Exactly when people began to use kosher-tants as a synonym for mitsve-tants -- no one knows. The earlier sources all show the second half of the nineteenth century. To them can be added the ethnographer of Lithuanian and White Russian Jews, Moshe Berlin, who brings in his study only the kosher-tants.
Harkavi is the only one that in his Yiddish-English-Hebrew Dictionary made a distinction between kosher-tants -- bride’s dance, and mitsve-tants -- dance with the bride and groom. Lastly, Avraham Rekhtman interprets the kosher-tants completely unlike a mitsve-tants, only as a bride-groom dance: ‘the dance of the groom with the bride after the wedding-meal to verify that the bride is a kosher one.’ From where he took such a kosher-tants -- only he alone knows, because such a public example, ‘that the bride is a kosher one’ is far from in good taste for Jewish modesty...
In newer times the maskilim began to wage a war against the kosher-tants, as a relic from an old-fashioned custom, which ought and must, just as with other ancient wedding ceremonies, become abolished.” Rivkind 1962, pp. 45-46.
“Mitsve-tants... The first melody is one of the tunes sung by the badkhn as he invites various guests up to dance the mitsve tants, the religious obligation to dance with the bride. Max wrote the second section of the melody in the style of a kale bazetsn, the ritual seating of the bride. The third section is a well-known khusidl (hasidic-style) melody which may have been associated with the mitsve tants.” Rubin and Ottens 1995, pp. 21-22. (Recording references included).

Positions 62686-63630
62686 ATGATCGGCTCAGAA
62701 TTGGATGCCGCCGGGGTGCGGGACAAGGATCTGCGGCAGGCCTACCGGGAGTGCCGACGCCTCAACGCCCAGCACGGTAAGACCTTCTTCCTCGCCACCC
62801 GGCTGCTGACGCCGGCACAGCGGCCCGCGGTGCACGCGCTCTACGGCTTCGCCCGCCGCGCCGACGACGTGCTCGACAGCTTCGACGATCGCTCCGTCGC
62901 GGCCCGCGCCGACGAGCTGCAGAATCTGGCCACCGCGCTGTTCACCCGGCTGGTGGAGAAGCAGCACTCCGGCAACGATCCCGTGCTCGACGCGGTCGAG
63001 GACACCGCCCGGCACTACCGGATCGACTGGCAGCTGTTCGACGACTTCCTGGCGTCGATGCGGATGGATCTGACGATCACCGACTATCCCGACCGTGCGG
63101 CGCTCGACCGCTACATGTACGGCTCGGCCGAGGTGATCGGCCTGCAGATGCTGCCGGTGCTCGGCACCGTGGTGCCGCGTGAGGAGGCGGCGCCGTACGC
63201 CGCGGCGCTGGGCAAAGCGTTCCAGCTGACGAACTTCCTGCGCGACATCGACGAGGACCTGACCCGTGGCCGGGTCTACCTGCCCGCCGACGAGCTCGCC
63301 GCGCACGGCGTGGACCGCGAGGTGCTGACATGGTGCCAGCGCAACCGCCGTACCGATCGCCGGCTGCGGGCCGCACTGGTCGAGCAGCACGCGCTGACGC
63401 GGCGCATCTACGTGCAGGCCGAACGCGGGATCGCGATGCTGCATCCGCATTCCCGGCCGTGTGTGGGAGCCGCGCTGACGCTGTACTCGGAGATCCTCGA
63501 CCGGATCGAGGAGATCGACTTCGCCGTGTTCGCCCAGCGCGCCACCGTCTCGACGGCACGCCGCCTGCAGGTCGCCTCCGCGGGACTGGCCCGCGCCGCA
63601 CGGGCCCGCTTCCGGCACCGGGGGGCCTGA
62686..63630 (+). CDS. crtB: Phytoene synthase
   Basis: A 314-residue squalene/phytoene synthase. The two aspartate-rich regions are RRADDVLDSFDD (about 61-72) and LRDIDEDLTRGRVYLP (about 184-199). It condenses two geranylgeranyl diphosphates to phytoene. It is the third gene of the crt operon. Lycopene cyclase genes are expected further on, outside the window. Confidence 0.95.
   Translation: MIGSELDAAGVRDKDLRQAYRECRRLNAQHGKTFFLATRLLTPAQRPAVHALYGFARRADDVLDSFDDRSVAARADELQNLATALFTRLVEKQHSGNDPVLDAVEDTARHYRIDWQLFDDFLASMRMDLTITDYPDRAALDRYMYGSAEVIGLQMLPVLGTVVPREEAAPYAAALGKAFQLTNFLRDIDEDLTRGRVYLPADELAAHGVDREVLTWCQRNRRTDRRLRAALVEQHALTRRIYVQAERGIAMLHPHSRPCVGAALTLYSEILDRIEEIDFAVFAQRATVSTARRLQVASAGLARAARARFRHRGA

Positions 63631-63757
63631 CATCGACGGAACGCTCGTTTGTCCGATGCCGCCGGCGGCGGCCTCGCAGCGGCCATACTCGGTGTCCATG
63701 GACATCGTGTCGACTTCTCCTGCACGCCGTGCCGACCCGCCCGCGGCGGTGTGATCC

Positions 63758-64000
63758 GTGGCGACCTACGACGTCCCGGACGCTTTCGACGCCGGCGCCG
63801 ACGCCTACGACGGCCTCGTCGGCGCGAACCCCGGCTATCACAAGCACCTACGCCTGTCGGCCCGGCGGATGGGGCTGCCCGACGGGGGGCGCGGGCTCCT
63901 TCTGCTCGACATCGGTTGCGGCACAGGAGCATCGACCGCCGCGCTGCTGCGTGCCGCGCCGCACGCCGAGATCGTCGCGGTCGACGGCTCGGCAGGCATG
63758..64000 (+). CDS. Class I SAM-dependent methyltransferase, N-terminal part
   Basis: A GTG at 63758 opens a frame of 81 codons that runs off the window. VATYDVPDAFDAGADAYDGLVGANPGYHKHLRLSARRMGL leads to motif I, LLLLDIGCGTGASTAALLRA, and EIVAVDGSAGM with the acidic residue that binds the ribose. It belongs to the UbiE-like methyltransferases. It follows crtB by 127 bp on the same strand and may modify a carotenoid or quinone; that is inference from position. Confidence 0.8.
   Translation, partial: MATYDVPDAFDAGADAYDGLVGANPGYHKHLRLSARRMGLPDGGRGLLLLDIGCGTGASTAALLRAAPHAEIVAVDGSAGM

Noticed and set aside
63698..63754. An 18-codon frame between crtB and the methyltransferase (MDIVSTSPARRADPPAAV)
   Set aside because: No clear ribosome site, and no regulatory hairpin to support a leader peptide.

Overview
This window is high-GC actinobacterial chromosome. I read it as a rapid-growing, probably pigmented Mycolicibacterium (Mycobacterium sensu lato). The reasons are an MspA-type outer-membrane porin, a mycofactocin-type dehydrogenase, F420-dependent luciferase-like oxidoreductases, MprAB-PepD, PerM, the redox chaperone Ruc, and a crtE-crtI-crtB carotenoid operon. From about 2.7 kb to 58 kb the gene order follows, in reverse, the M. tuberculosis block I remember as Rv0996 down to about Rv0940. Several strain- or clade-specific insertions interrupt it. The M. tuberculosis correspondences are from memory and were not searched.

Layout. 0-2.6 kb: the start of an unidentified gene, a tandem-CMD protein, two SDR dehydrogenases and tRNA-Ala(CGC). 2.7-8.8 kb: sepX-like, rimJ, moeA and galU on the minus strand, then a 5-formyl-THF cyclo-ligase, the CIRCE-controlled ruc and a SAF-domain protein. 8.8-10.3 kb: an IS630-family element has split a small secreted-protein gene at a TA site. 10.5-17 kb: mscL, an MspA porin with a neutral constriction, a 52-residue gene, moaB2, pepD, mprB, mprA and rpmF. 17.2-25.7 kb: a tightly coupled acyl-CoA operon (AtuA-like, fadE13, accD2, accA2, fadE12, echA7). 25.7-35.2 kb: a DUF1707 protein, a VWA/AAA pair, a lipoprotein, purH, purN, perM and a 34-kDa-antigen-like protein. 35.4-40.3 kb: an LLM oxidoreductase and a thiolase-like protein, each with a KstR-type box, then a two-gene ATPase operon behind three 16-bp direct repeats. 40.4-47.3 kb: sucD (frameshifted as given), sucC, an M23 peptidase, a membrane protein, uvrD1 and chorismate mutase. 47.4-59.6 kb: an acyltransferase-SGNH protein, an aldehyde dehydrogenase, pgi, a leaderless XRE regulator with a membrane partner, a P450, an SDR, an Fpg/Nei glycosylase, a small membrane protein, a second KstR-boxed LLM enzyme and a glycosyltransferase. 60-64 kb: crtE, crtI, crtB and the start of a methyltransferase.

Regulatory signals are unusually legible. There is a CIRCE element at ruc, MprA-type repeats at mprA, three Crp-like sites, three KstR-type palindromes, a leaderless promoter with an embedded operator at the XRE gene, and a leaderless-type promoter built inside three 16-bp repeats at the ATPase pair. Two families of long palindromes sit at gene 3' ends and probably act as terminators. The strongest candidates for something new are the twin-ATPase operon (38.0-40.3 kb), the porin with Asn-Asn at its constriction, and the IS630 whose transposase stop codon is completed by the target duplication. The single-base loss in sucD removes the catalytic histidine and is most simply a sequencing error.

“Bukoviner Freylakh. This tune is also in the active repertoire of klezmer violinist Leon Schwartz of Queens, New York. Schwartz, a native of the Bukoviner region, calls this piece Khosidl or A Mitsve Tentsl but does not include the middle section. He recalls hearing it played in the 1910s by klezmorim from the East Galician town of Sniatyn....The first section is a very popular Romanian tune (both Jewish and non-Jewish) common in both hora (3/8) and bulgar (2/4) time. Leon Schwartz calls this tune bulgar and plays it in both rhythms.” Schlesinger, Alpert and Rubin 1989. (Recording references included).
“For seven days, both before and after the marriage ceremony, the bride performed the ritual ablutions of nidah tevilah (purification of the body). After the last immersion on her wedding day, she and the other women performed the ‘Mitzvah Dance’ (‘Dance of the Precept’)... After the [wedding] ritual, the first participative dance was ‘Khussen-Kaleh Mazel Tov’ (‘Bridegroom and Bride, Good Luck’). It is a simple dance, done to walking steps so that everyone, regardless of age, could participate. The male relatives held the edges of the bride’s veil on each side of her. In the other hand were handkerchiefs onto which the other guests held as they led the bride through the various formations. This is also called a ‘Mitzvah Dance.’” [New York, 1970s]. Seid 1975, pp. 13-14.
“Mitsve-tentsl.” Stutschewsky 1959. (Musical notation included).
[At the badekns,] When the [money] pot was already full Yenkl called Hayim with his band to play a ‘freylekhs’. People raised their hands on their shoulders and proceeded to dance in time to the music. Afterwards he invited the bride and groom into the middle of the circle and danced with them the ‘mitsve-tentsl’. After that came the row of women. They took their hands and made a third circle around the men...The entire shtetl joined this way in an enthusiastic dance to the rhythm of the music.” [Apt [Opatov], Poland, 1892]. Teytel 1966a, p. 106.
“After the mitsve-tentsl, two old Hassidim took the groom by the hand and [led him off to the baleygns]...” Trunk 1946, p. 199, vol. II.
“The niggun for the mitzve tants, ie the obligatory dance which the most important guests would perform either with the bride or in her presence.” Vinaver 1985, p. 243. (Musical notation included).